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Labor Day - Proceed with caution!!

When you're pregnant with your first baby, it's impossible not to wonder how your own labor is going to go.  Different people respond to this wondering in different ways.  Some don't want to hear anything about anyone else's story because they don't want to psych themselves out.  Others yearn to read/hear every story they can possibly get their hands on to prepare themselves for any eventuality.  Both of these are completely valid approaches.  Eventually your baby will come out of you and you will have your own birth story to share/terrify/encourage/regale others with. (It's generally considered polite to only share these stories when asked, btw.  It's also considered polite not to terrify first time mothers - just sayin'.)

In case it hasn't been obvious from spending 30 seconds on this blog, I was definitely in the "tell me all the things" camp when it came to preparing for my own labor.  The problem with this, of course, is that most sources of labor stories are friends (I have a limited number), websites like Baby Center (where most of the stories lack coherence or punctuation), your birth class (which has the agenda of not wanting to scare you).  For this reason I absolutely loved the well written, well curated, beautiful and brutally honest stories in the anthology Labor Day: True Birth Stories by Today's Best Women Writers.  To be honest, none of the writers's names jumped out at me as ones I recognized.  But also to be honest, I cannot say that paid all that much attention to their names - so engrossed was I in their stories.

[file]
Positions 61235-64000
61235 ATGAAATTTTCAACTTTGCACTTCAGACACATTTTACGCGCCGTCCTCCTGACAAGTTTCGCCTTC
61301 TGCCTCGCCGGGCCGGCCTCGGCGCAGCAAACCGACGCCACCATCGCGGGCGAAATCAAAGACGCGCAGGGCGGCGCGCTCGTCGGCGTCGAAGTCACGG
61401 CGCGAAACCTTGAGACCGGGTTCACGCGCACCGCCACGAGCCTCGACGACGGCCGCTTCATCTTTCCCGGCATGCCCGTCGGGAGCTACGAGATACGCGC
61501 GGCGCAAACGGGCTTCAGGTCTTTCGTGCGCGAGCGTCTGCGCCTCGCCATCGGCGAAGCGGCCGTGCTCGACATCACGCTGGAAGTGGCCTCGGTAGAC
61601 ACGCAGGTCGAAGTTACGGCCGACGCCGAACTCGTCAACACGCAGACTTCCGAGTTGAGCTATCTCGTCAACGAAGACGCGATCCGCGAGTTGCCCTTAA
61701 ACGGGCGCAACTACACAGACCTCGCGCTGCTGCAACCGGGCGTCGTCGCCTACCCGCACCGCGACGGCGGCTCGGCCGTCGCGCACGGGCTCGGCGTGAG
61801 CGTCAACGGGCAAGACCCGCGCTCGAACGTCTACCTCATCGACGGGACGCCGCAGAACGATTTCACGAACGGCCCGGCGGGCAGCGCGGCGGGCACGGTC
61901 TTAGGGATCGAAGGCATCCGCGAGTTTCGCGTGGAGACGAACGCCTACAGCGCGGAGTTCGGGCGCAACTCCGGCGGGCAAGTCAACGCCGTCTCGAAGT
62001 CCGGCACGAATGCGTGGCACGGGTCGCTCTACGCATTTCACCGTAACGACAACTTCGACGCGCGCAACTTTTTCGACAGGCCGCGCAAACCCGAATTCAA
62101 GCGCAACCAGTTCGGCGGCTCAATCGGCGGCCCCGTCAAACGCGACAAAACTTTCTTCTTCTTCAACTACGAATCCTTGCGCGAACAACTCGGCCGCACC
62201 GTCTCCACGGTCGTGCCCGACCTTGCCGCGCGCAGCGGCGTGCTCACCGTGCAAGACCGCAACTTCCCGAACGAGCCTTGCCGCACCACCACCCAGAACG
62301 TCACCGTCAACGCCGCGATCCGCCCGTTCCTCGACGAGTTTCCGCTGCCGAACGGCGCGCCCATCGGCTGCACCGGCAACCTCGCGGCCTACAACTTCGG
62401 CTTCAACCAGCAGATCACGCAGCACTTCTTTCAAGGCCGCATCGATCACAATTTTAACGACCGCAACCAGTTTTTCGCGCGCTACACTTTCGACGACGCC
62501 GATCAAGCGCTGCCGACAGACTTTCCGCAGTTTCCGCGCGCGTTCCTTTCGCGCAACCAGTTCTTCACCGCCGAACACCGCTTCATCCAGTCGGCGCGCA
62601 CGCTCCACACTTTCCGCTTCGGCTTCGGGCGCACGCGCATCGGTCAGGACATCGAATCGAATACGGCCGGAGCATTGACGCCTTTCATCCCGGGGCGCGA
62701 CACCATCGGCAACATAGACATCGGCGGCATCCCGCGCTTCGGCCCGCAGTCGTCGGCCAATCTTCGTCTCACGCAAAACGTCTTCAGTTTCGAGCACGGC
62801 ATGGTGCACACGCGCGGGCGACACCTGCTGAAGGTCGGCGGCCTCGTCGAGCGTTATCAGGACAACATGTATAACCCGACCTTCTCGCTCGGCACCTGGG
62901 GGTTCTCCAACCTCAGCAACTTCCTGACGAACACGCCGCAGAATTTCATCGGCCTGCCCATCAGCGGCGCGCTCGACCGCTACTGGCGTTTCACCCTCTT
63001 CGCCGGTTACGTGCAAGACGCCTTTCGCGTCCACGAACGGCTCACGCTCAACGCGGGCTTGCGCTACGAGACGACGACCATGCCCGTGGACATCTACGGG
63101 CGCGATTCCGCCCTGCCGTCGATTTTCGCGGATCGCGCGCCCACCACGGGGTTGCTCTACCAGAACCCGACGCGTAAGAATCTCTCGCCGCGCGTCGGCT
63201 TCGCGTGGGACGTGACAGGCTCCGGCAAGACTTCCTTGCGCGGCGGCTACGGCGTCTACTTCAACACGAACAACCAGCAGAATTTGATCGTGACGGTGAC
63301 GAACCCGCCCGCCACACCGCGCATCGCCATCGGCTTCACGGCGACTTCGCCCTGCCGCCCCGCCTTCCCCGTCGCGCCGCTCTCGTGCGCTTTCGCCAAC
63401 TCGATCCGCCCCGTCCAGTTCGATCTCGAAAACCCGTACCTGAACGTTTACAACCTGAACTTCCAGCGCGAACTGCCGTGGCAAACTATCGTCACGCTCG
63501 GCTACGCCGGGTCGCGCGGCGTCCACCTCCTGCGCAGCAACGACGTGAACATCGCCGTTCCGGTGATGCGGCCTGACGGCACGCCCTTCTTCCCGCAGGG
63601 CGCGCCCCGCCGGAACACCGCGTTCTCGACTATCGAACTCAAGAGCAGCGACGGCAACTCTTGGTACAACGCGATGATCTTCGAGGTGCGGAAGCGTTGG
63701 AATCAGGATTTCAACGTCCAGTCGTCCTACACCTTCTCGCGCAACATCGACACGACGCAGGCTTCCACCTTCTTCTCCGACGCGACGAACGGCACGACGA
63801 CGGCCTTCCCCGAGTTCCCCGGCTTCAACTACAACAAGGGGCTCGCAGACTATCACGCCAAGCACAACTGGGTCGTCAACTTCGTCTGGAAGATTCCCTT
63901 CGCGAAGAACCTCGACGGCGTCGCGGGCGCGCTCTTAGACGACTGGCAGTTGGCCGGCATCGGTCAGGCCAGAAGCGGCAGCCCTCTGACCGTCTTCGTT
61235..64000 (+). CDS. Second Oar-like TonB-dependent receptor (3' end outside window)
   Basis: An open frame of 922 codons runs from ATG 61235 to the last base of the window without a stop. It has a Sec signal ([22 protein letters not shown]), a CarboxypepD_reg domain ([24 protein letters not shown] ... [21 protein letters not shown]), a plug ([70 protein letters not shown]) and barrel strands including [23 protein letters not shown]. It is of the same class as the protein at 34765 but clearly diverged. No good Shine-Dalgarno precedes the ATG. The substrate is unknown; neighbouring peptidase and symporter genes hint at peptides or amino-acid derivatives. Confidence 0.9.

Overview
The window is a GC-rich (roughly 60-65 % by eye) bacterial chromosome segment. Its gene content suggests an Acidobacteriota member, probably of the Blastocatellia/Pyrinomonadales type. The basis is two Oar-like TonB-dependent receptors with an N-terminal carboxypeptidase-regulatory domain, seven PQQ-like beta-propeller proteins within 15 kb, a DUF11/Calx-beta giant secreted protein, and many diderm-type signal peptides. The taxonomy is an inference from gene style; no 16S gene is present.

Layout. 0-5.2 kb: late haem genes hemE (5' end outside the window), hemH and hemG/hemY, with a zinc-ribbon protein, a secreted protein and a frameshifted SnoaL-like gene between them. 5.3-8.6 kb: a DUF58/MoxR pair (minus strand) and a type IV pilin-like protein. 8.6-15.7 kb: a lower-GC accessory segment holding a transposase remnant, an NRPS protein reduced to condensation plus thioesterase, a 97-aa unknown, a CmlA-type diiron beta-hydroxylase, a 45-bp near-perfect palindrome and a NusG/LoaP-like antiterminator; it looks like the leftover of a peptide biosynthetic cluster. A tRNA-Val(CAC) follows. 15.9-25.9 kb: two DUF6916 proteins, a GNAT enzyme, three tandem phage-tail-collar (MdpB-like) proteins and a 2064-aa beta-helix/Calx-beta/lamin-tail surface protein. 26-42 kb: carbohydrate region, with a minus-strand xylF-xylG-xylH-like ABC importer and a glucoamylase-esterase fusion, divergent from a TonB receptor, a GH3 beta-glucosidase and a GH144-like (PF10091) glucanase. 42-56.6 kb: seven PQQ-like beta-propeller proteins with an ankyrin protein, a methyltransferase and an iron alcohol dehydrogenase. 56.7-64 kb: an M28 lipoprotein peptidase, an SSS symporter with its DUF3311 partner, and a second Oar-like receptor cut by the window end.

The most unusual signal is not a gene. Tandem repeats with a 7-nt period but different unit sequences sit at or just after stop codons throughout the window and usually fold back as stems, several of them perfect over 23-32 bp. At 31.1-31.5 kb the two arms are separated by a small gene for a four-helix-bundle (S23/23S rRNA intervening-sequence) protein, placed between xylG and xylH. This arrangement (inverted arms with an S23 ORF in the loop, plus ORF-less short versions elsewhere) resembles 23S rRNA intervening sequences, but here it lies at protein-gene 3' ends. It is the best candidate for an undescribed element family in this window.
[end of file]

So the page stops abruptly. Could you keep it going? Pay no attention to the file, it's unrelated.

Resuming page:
In the spirit of full disclosure, I read this book in between my 2 pregnancies (perhaps had I read it while pregnant with my first, I may have had a different response).  My first labor was difficult and had some unexpected twists and turns (everyone came out healthy, see the many pictures of my daughter on this very blog).  I cannot say that I entered my second pregnancy relishing to give it another go.  Perhaps for this reason I found reading these stories so cathartic.  Some experiences described here were like my own, some were not.  Some choices were not ones I would make or have had to make.  Some of the stories in the book were quite tragic (the table of contents does tell you which stories to avoid if you are pregnant and want to avoid the tragic ones). However, the great take away I got from reading this book is that birth, no matter the trajectory or outcome, is so deeply and profoundly transformative for all women that it occupies our thoughts even decades after the fact.  In this I found my solace and my community.

If you're reading this review while pregnant with your first (or contemplating this path), proceed with caution to this book.  Know thyself.  Regardless, if you are pregnant, soon you will have your own story to carry with you.

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